In 1979, two thirds of newborn boys in Western US states were circumcised, but rates of circumcision plunged in the ensuing years. In 2010, 58 percent of newborn boys underwent the procedure. That number might be on its way further down as well, because there's a whole grassroots movement aimed at changing what we (in the US, at least) consider normal.
Intact America is the group formed in 2008 by so-called "intactivists," aimed at shifting the norm away from the procedure. They were at perhaps their most active earlier this year when a woman in Florida named Heather Hironimus, took the case to save her son's foreskin all the way to Federal Court (and lost.)
But while the cultural consensus on circumcision is changing, there might be nothing more change-averse in the world than Jewish tradition. The Old Testament couldn't be clearer about what you do to a new baby boy: "On the eighth day the flesh of his foreskin shall be circumcised." So for 3,700 years or so that's been the Jewish way to go, with very few exceptions. Most Jews really aren't the people to talk to about shifting a norm, because we don't do it to be normal; we do it to be Jewish.
Still, tragic, circumcision-related deaths among certain Orthodox communities in the US have pulled Jews into the debate about foreskins. During the ceremony rabbis at the center of the debate put their mouths on babies penises, and risk giving them fatal herpes. Personally, I don't know any Jews who do that, or even approve of it, but upon reflection it's a little weird that we nonetheless let religious functionaries perform a life-changing medical procedure. Just what exactly are these non-doctors doing to all these baby penises? And where do they stand on intactivism?
To find out, I chatted with the popular Los Angeles-based Rabbi Meir Sultan, who works as a full-time mohel (which is the Hebrew word for "ceremonial foreskin-slicer.") Sultan, who has developed an impressive reputation for someone who is only 32-years-old, was kind enough to pull back the tallit and let us know how a modern bris goes down. Rabbi Sultan is a pretty colorful speaker, and when he wasn't sticking up for his very specific technique, he filled me in on what's been happening in the foreskin business lately. The conversation has been edited for brevity and clarity.
VICE: Hi Rabbi Sultan! How do you perform a circumcision?
Rabbi Meir Sultan: I happen to have a very different technique from other mohels in the city. What I do is that I have a special bandage which I call the "wonder bandage." It's a bandage which we wrap around the penis following the circumcision, and it clots the wound within a matter of two to three minutes.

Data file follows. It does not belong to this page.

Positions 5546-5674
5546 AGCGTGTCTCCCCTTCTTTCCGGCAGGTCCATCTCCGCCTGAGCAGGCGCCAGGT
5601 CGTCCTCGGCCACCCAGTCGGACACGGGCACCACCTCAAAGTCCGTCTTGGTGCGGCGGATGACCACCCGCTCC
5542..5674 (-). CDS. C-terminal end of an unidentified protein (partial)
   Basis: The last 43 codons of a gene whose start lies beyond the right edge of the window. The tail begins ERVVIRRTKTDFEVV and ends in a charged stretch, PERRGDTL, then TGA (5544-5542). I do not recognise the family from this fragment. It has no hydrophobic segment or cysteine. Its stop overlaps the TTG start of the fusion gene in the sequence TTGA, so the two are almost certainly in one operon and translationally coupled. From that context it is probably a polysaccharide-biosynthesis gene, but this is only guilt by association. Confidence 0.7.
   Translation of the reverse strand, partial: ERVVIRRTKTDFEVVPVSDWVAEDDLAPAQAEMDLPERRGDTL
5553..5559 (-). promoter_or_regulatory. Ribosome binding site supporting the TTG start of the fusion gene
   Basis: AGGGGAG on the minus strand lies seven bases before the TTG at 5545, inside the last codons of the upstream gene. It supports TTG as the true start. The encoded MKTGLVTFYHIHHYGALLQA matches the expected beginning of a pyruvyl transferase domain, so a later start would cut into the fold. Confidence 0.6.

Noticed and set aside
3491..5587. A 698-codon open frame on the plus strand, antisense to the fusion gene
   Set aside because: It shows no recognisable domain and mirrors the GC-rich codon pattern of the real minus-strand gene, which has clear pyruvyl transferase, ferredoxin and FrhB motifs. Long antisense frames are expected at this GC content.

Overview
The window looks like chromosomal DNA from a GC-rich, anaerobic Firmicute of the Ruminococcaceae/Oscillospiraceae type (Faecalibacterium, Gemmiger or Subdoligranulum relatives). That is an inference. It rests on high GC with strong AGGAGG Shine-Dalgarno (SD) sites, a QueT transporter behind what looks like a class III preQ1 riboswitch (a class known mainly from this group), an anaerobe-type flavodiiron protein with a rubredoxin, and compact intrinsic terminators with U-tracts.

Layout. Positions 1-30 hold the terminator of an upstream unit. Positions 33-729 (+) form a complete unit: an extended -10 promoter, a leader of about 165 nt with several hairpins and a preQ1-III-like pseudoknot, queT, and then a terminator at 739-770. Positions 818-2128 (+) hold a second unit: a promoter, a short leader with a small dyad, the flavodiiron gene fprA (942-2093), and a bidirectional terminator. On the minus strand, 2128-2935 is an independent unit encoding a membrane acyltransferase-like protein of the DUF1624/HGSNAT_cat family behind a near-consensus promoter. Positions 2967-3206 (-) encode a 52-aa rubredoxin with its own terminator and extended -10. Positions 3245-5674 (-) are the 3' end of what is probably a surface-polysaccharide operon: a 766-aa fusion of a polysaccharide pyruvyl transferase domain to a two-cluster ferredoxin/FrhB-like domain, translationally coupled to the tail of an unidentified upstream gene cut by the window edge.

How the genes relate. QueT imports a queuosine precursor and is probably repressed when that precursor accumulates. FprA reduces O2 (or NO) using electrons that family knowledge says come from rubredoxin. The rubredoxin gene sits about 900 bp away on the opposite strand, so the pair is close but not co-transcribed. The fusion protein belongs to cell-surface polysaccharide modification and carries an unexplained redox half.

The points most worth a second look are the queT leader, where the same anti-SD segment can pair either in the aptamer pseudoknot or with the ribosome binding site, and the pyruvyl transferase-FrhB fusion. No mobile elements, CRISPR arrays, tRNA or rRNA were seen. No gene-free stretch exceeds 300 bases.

How's that different from other methods?
Well, you see, there are a few different methods that you can go about getting a circumcision: You're either going to go through the clamping system—now there are clamping instruments that are used, whether it's the Mogen clamps, the Gomco clamp, or the plastibell. These are all types of clamps that grab on to the foreskin and clamp on it hard enough that it stops the blood circulation.
I usually leave it at 'It's my wonder bandage.' And when people ask me, I say, 'Well listen. The chef never gives out his secret recipe!'
Until you get the blood circulation to stop. It takes a good couple of minutes. A couple of minutes for a baby is an eternity. So it's a cleaner job. There's a little less blood, which is why doctors like to use these types of instruments. That's one way of going at it. And then you close the wound up right away, you don't need much of a bandage. The other way of doing it is doing it the traditional way and, you know, using a shield. After you remove the foreskin, you place a bandage and then the mohel comes back 24 or 48 hours later and removes the bandage.
And that's not good?
The problem with that is that I've found, often times, babies who end up with a bandage for 24 to 48 hours are more susceptible to UTIs—urinary tract infections. If the bandage just sits there, it gets dirty, and it can attract bacteria, and that's an infection. So, you know, I've never liked the clamping system because I've found it too painful for the baby.
So what do you do?